How to Make a Rustic-Chic Nail Art Address Plaque
Greet guests in style (and ensure the mailman never gets lost) with a DIY address sign you can make for less than $20.
DIY House Number Plaque 01:10
Create a rustic chic address plate for your home using nails and a wood plank.
Creating a sign to show off your house numbers can seem like a daunting task. Not only does it have to be legible from the street, but it also has to match your outdoor decor. If your style is slightly rustic with touches of modern elegance (think DIY Network Ultimate Retreat 2018), then this DIY wood-and-nails address plaque is for you. The best part? You can snag all the materials from the hardware store for less than twenty bucks.
- 20" x 8" cedar wood plank
- 1/2 pint red oak stain
- 1/2 pink cherry stain
- printed number template
- box of 1" x 3/8" flathead drywall nails
- tack hammer
- painter's tape
- needle nose pliers
- old rags or stain cloths
- wood skewer
Dip a lint-free cloth into both stain colors and rub onto the wood plank. Continue dipping and rubbing until all sides of the wood are covered. Wipe off excess stain with a dry cloth and let dry according to manufacturer instructions.
Pro tip: Don't have a saw? Most local hardware stores will cut wood to desired measurements at no extra cost.
Print + Tape House Numbers
Choose a font you love and a letter size that fits your plank. Print the address numbers in black ink on plain printer paper and cut out, leaving about an inch of white border around the edge of each number for taping. Attach printed numbers to the right-hand side of the board using painter's tape along the white borders, careful not to tape the black printed areas. Leave a space on the left-hand side to hang a small planter later.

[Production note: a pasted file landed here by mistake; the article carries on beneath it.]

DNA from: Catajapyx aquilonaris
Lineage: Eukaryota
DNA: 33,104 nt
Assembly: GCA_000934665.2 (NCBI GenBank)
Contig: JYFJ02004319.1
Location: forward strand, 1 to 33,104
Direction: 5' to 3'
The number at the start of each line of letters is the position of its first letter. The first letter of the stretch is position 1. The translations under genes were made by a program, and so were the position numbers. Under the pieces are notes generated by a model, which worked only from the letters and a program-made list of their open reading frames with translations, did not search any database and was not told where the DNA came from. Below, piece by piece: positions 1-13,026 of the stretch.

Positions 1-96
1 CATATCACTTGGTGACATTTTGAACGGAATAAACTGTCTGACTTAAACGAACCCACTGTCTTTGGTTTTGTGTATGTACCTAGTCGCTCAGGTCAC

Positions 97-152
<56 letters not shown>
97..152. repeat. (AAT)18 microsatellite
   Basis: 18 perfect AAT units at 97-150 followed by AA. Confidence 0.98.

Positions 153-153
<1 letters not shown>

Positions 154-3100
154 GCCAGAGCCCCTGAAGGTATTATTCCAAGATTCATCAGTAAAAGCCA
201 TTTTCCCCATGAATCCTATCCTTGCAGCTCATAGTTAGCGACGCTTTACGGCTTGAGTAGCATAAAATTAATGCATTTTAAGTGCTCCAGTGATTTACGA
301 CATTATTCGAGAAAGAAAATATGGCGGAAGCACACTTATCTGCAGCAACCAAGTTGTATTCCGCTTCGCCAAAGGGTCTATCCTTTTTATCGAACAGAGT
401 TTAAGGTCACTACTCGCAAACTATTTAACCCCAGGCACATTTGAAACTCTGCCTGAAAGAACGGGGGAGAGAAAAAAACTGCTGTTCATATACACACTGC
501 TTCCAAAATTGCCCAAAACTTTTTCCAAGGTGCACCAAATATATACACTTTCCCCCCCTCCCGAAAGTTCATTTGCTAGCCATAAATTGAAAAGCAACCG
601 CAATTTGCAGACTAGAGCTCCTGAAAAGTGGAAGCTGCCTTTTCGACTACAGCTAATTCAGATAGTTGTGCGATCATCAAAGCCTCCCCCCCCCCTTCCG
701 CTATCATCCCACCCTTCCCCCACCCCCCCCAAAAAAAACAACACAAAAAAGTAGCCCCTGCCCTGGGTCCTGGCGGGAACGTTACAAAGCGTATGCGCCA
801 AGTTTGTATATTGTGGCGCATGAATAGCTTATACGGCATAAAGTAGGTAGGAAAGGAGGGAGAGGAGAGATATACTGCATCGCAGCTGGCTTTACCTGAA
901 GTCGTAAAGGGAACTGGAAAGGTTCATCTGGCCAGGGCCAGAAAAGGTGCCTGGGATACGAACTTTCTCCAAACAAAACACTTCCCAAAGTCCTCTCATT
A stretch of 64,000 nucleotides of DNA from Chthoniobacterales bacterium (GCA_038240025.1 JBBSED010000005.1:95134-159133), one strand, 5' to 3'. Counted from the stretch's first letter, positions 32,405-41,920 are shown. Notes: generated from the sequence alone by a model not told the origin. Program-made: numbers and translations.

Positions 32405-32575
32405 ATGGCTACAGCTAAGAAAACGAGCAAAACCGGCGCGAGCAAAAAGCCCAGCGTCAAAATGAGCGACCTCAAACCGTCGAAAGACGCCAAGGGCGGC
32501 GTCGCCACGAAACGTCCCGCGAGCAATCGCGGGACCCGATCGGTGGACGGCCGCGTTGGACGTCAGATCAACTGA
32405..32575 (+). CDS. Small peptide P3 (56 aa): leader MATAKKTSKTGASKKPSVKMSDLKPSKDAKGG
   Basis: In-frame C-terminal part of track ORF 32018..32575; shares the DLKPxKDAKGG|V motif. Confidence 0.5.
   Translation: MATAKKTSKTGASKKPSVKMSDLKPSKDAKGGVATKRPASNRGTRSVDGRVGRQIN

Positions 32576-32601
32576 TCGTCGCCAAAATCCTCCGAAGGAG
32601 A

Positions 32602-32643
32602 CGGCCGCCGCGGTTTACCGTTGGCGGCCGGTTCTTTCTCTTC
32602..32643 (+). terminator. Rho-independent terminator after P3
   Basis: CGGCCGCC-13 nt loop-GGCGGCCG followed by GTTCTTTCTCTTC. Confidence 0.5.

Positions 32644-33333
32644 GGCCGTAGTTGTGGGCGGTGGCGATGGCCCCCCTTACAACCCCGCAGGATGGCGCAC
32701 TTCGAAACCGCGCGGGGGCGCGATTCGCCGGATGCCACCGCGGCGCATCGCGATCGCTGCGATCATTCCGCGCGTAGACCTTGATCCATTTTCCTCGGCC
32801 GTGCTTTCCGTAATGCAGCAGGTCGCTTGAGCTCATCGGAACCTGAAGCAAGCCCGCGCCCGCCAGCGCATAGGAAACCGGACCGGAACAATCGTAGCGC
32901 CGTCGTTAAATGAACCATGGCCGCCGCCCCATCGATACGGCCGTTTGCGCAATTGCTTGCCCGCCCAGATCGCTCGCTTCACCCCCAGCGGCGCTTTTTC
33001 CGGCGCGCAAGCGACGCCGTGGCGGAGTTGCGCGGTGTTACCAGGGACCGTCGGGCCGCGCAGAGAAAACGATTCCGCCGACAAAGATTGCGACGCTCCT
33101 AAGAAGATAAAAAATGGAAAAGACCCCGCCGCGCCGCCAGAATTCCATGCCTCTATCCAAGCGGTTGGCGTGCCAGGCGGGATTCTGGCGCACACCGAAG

Using a tack hammer, tap nails into the board, following the printed template. Nails should protrude from the board about 3/4 of an inch and be placed as close together as possible without overlapping. Occasionally check your work from the side to make sure nails are the same height.
Peel off the tape and paper template as much as you can with your hands, then use needle nose pliers and a wood skewer to remove paper from the hard-to-reach inner spaces.
Drill drainage holes in the bottom of a small galvanized container (we got ours at the craft store), then hang it in the empty space on the left side of the sign using a finishing nail. Fill with real or faux flowers and plants, like succulents or seasonal blooms for rustic-chic style that looks great year-round.
Painting the ceiling of the front porch in the same dark tone as the exterior of the home enhances the calm feeling of the space while contrasting the light tone of the decking. A blue and white patterned outdoor rug anchors the seating area and creates an outdoor living room you can enjoy year round.